A good start is half the battle won, but how to make yourself start? Whether you hesitate to start out writing because you are anxious about this assignment or you just aren’t sure what is the appropriate way to start an academic essay, you are not alone. Many students stall and feel uncertain when approaching some new format or an unconventional topic.
If your mind goes as blank as the page before you every time you sit down to write, our guide will help you. Knowing some tried techniques makes it easier to lull your anxiety and overcome this block.
Of course, sometimes reasons for writer’s block are more complex. If you have some urgent business on your mind that disperses your concentration, maybe it’s wiser to delegate academic assignments to paper writing websites.
How to Start Writing an Essay
Before we dive into details, here is a quick checklist of things you need prior to starting:
- You understand your assignment perfectly and there is no ambiguity about what response your instructor expects from you
- You have done your research and have all the necessary information
- You are well-rested, hydrated, and nourished
- You have a comfortable and distraction-free working space
If all that is taken care of, here are some tips on how to start an essay, examples of good first sentences, and things to consider depending on which part of the essay you find the biggest challenge to start.
How to Start an Essay Introduction
The introduction paragraph is probably the most important part of your essay because this is your pitch to readers. An introduction for an essay is what a blurb is for the book. For people to read further it must be:
- Engaging and thought-provoking, with a great hook sentence
- Well-structured and succinct, with an articulate thesis statement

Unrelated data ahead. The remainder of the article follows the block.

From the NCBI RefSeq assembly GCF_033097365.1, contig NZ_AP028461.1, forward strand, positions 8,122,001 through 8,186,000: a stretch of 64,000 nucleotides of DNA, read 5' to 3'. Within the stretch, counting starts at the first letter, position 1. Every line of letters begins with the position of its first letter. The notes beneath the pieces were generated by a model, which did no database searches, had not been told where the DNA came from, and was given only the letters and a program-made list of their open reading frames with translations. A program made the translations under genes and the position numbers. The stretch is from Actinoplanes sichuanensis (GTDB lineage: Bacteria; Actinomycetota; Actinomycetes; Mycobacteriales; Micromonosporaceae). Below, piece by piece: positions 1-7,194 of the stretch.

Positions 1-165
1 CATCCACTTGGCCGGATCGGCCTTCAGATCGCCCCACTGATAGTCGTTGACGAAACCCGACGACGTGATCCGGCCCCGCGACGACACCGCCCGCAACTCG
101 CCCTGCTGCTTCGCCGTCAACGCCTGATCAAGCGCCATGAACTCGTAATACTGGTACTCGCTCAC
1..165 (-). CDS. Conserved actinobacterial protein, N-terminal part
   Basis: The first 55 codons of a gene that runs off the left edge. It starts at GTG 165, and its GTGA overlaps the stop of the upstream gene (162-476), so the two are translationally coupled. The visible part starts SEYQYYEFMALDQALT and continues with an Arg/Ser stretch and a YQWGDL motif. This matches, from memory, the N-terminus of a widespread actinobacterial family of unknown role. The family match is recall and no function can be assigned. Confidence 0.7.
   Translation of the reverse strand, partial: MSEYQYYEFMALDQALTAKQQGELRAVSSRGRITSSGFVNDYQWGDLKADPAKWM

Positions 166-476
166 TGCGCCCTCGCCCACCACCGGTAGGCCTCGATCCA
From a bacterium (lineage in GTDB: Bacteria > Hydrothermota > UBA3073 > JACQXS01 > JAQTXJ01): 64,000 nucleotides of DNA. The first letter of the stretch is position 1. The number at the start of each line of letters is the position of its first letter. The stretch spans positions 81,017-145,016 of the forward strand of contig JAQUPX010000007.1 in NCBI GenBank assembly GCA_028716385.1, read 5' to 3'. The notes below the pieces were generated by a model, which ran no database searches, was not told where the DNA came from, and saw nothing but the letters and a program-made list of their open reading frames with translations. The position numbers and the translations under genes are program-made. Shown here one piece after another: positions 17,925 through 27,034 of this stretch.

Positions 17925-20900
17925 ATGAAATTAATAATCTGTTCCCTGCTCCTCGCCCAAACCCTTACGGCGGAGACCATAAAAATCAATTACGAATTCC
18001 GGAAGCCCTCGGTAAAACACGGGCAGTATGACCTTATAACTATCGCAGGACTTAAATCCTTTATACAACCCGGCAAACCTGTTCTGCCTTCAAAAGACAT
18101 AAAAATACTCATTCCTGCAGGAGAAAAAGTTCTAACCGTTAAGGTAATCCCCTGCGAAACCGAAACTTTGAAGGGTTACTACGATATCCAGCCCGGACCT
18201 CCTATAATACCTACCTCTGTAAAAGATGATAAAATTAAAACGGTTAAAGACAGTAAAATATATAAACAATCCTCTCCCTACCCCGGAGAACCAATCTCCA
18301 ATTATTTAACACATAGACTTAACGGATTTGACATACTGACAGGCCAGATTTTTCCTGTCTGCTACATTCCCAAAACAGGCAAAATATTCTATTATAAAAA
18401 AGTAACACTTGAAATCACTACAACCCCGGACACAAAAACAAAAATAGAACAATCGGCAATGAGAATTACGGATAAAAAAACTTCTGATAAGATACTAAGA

- Informative, giving a preview of what to expect from your essay, for example, a list of main arguments
When you don’t know how to start writing your introduction, always go straight to the thesis statement. What is the subject of your essay and what do you want to say about it? This part is crucial for your essay. Everything else can wait.
Once you have your working thesis statement, you can leave the introduction and come back to it, when you have written the body of your essay. This way you will be able to give an accurate overview of the entire work.
How to Start a Conclusion in an Essay
Let’s first make clear how NOT to start your conclusion paragraph:
- With the words, “in conclusion”, “to sum up”, “to recap”, etc. Stating the obvious weakens the message.
- With phrases that cancel the importance of what you have just said, for example: “This is just one way of looking at it” or “I am not an expert, but such is my opinion”.
- With new information – anything new belongs in the body of your essay. If you have anything else to say, consider adding another paragraph.
For a strong conclusion, you can start by:
- Restating your thesis in the light of the information you have provided
- Recapping the main points of your argument